AAHI has developed a safe and immunogenic tuberculosis (TB) vaccine candidate that elicits robust immune responses in adults, in a cost-effective formulation that can withstand extreme temperatures, so that it can efficiently and equitably be made available in low-and-middle income countries most burdened by TB.

AAHI collaborates to protect against tuberculosis.

AAHI’s TB vaccine candidate combines a recombinant fusion protein antigen, “ ID93, “ with AAHI’s synthetic immune-stimulating adjuvant formation, “GLA-SE.” AAHI’s vaccine was originally developed as a formulation provided in two vials – one for ID93 and one for liquid GLA-SE – refrigerated for storage and then mixed immediately before injection. This two-vial presentation demonstrated safety and efficacy in a Phase 1 clinical trial.  A Phase 2 clinical trial is ongoing (NCT02465216), and the two-vial vaccine candidate soon will enter a Phase 3 clinical trial in Korea.

Having demonstrated the safety and immunogenicity of the two-vial TB vaccine candidate, AAHI scientists began to explore ways to reformulate the vaccine to make it temperature-stable, simplify its administration and enable distribution to TB-burdened areas. They ultimately developed a formulation and method by which the antigen and adjuvant formulation components could be combined and lyophilized (freeze-dried), resulting in a “single vial” vaccine.  AAHI’s single-vial vaccine, a dried “cake” combining ID93 and GLA-SE, is reconstituted by mixing with sterile water before injection. The single-vial dried cake can be stored without refrigeration, even at extreme temperatures (37°C and -20°C), for up to three months.  A Phase 1 clinical trial of the single-vial vaccine showed that it maintained the safety profile and even improved upon the immune response profileof the original two-vial liquid formulation (NCT03722472). AAHI’s development and clinical advancement of the novel single-vial presentation of ID93+GLA-SE was supported by the National Institutes of Health (Contract No. HHSN272201400041C). 

In collaboration with the Texas Biomedical Research Institute, AAHI is continuing its work to develop better TB vaccine candidates. The collaboration will test the ID93 and/or related recombinant antigens with new adjuvant formulations to explore potential for improving upon the strength of protection against TB. Scientists will also evaluate a prime-boost vaccine regime, incorporating both a vaccine combining a protein antigen / adjuvant subunit vaccine and a self-amplifying RNA vaccine, using AAHI’s novel Nanostructured Lipid Carrier (NLC) to deliver RNA. The planned studies will also evaluate different routes of vaccine administration in cutting-edge preclinical models, to identify formulations with the most promise for effective protection against TB. This three-year project was recently funded by the National Institutes of Health (R61AI169026).

At the same time, AAHI scientists are working on a third formulation of the ID93+GLA-SE vaccine, a dispersible dry powder formulation.  The dry powder vaccine could be inhaled -- directly delivered to the nose or lungs to trigger an immune response at the site of infection. The dry powder formulation is not only designed to be easily administrable and temperature stable, but could also provide benefits in the type of immune responses generated, which could make the vaccine more practically and equitably available in the low-resource areas most heavily burdened by TB.  The dry powder is designed for the ability to be mass-produced, stored, and distributed to meet demand. It removes the need for injection, which eliminates needles and the need for trained medical personnel to inject the vaccine.  AAHI’s inhalable dry powder TB vaccine candidate has demonstrated encouraging results in preclinical studies.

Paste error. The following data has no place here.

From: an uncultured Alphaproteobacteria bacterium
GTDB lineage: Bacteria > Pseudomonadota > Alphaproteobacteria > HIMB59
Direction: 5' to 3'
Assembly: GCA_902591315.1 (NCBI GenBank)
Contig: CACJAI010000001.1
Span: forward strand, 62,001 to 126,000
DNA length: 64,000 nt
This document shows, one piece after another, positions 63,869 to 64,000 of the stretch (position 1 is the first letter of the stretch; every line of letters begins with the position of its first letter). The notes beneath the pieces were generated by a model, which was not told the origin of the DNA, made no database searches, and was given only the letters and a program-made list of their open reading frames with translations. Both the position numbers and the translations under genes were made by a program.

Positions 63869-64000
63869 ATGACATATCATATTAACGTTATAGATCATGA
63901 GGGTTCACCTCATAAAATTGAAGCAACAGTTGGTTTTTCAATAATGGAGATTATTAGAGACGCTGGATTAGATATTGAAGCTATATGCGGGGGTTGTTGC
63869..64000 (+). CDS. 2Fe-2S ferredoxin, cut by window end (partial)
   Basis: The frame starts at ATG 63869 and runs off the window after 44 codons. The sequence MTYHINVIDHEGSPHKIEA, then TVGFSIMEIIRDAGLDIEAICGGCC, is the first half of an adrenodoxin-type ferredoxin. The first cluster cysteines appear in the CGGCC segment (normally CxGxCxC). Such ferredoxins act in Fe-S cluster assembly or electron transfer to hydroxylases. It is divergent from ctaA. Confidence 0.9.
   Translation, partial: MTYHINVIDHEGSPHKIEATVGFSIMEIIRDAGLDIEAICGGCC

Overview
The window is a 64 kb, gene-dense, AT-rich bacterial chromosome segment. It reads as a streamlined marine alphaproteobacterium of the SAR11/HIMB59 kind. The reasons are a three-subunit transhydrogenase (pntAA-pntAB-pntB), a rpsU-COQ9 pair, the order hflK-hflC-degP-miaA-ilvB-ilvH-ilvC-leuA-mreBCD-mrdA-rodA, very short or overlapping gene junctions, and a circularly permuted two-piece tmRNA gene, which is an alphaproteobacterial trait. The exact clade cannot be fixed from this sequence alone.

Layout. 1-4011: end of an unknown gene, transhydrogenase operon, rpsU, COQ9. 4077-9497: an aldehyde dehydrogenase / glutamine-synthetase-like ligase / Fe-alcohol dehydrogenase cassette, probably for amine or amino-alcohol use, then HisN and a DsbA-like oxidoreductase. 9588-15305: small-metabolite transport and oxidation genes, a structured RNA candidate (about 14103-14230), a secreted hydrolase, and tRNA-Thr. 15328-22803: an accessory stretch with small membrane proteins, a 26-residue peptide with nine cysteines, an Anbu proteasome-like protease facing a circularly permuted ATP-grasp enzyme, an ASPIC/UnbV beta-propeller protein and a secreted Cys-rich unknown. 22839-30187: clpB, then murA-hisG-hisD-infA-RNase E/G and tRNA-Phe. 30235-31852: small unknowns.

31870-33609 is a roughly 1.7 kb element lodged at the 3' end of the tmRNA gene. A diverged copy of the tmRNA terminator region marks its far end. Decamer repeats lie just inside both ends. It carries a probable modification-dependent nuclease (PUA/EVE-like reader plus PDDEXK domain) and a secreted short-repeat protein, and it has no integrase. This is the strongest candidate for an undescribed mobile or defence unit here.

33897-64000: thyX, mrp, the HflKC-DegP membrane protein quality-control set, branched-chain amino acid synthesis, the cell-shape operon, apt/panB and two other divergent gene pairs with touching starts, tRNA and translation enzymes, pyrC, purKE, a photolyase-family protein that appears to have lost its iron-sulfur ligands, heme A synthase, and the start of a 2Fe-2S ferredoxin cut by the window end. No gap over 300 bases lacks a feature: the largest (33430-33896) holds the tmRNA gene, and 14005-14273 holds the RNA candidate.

AAHI is dedicated to developing vaccines to protect the world’s most vulnerable populations and will continue to work toward ending the threat of TB. We are grateful to our partners Lyophilization Technology Inc., Advanced BioScience Laboratories, Saint Louis University, DF/Net Research, the University of Iowa, University of Alberta, Washington University at St. Louis, Texas Biomedical Research Institute, and the National Institute of Allergy and Infectious Disease who were delightful to work with and made these advancements towards ending TB possible.

About Tuberculosis

TB is the leading infectious killer in the world, second only to COVID-19. TB spreads when an infected person exhales small infectious particles that are inhaled by those in close proximity. TB is caused by a bacteria, Mycobacterium tuberculosis, that has been infecting humans for thousands of years. And for thousands of years, TB has proven to be difficult to control because it is often asymptomatic, or latent. Many people who carry or spread TB do not know they are infected.

Although the world has made significant progress toward controlling TB since the 1600-1800s when TB caused 25% of all deaths in Europe, TB still causes at least 1.5 million deaths every year. A shocking 25 percent of the global population is thought to be infected with either latent or active TB.  Meanwhile, the current leading TB vaccine candidate, GSK’s combination of the “M72” antigen and the “AS01E” immune-stimulating adjuvant formulation, is only 50% effective in adults three years after vaccination. It also requires refrigeration for transport, storage, and distribution, which poses a challenge in areas of the world with the highest TB incidence rate – South-East Asia, Africa, and the Western Pacific.  There is a clear need for an effective TB vaccine that is sufficiently stable to withstand extended exposure to ambient temperatures.  

World TB Day 2023 Campaign